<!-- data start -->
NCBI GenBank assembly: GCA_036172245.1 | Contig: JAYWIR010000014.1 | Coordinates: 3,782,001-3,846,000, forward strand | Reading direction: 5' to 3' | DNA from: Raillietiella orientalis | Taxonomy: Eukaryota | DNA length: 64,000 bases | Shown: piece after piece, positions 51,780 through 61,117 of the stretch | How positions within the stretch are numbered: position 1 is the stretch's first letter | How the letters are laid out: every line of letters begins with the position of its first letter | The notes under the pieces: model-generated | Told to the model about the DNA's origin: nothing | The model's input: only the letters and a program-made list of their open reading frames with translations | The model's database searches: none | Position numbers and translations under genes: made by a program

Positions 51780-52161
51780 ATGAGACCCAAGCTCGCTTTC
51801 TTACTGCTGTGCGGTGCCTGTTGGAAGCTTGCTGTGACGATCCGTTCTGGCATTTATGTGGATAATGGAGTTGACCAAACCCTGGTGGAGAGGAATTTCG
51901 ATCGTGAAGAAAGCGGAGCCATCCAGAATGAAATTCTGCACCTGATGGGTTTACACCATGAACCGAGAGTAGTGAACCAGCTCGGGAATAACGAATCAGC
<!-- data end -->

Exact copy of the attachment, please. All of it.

NCBI GenBank assembly: GCA_036172245.1 | Contig: JAYWIR010000014.1 | Coordinates: 3,782,001-3,846,000, forward strand | Reading direction: 5' to 3' | DNA from: Raillietiella orientalis | Taxonomy: Eukaryota | DNA length: 64,000 bases | Shown: piece after piece, positions 51,780 through 61,117 of the stretch | How positions within the stretch are numbered: position 1 is the stretch's first letter | How the letters are laid out: every line of letters begins with the position of its first letter | The notes under the pieces: model-generated | Told to the model about the DNA's origin: nothing | The model's input: only the letters and a program-made list of their open reading frames with translations | The model's database searches: none | Position numbers and translations under genes: made by a program

Positions 51780-52161
51780 ATGAGACCCAAGCTCGCTTTC
51801 TTACTGCTGTGCGGTGCCTGTTGGAAGCTTGCTGTGACGATCCGTTCTGGCATTTATGTGGATAATGGAGTTGACCAAACCCTGGTGGAGAGGAATTTCG
51901 ATCGTGAAGAAAGCGGAGCCATCCAGAATGAAATTCTGCACCTGATGGGTTTACACCATGAACCGAGAGTAGTGAACCAGCTCGGGAATAACGAATCAGC